American Hornbeam

American Hornbeam Carpinus carolinianaHornbeam (Carpinus caroliniana) is an attractive small tree that is common, but not abundant in its natural range.  It has many common names, the most common include: blue beech because of its very smooth gray bark, and musclewood referring to its muscle-like branches which are irregularly fluted.

Habitat: Grows on moist, rocky, wooded slopes. Commonly found in NE Iowa

American hornbeam leaves
American Hornbeam Leaves - Photo by Paul Wray, Iowa State University

Hardiness: Zones 3 through 9

Growth Rate: Slow

Mature Shape: Symmetrical canopy with a smooth outline; ovular dense crown

Height: 25-35 feet

Width: 15-25 feet

Site Requirements: Prefers deep, fertile, moist, acidic soil and grows best in partial shade, but will grow in full sun. Not drought-tolerant.

Leaves: Alternate, simple, double-toothed with equal leaf base

Flowering Dates: April - June

Seed Dispersal Dates: November - Spring

Seed Bearing Age: 15 Years; Peaks at age 25-50; Ceasing around 75 years

Seed Bearing Frequency: 3-5 years

Seed Stratification: Seeds need stratification for 2 months at 40°F

American hornbeam fruit
American Hornbeam Fruit - Photo by Paul Wray, Iowa State University

Hornbeam has alternate simple leaves, with fine teeth and tapering to a sharp point. Winter twigs are very fine reddish brown in color with three bundle scars. It is a member of the birch family and will have the male catkin flower buds present in the winter months. The fruit is a small nut about 1/3” in diameter, lying at the base of 3-lobed leafy bract; the fruits are clustered on a hanging stalk. The bark is thin, slate gray to light gray in color and very tight, seldom forming any ridges or breaking into plates.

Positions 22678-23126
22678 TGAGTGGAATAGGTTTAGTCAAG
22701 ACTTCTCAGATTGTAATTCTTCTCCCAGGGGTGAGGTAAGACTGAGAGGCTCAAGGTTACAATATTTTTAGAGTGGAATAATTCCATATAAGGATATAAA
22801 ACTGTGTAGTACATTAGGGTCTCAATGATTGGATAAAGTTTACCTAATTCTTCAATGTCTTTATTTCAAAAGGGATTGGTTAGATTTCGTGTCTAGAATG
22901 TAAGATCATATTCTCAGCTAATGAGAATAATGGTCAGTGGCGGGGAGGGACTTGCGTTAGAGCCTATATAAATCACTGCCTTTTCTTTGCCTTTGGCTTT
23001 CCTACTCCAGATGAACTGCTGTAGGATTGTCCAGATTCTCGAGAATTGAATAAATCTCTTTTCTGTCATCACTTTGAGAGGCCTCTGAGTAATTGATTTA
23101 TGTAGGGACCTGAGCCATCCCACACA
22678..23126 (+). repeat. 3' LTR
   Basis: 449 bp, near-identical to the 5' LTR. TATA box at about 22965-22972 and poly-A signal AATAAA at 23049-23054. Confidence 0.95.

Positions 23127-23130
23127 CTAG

It is native to the eastern third of Iowa and can also be found growing up the Iowa and Des Moines rivers. It is a common, but not abundant tree, often growing in multiple stem clumps. Like ironwood, it is very shade tolerant and thrives in the understory of our upland oak-hickory woodlands. It prefers a moister site than Ironwood and will often be located on north and east slopes or on the upper stream terraces.

It is a small tree, seldom reaching a foot in diameter or more than 30 feet tall. The wood is very tough with exceptional strength characteristics and has been used for tool handles and other minor uses requiring tough wood. Because it is such a small tree, its commercial value for lumber is almost non existent. It does have high density and makes excellent firewood. 

It has great potential as an ornamental tree, because of its gray fluted stems and good reddish-orange fall color. It is somewhat difficult to transplant and does best in a moist, sheltered location of the landscape and will tolerate some shading.


American hornbeam flowers
American Hornbeam Fruit - Photo by Paul Wray, Iowa State University

American hornbeam bark
American Hornbeam Bark - Photo by Paul Wray, Iowa State University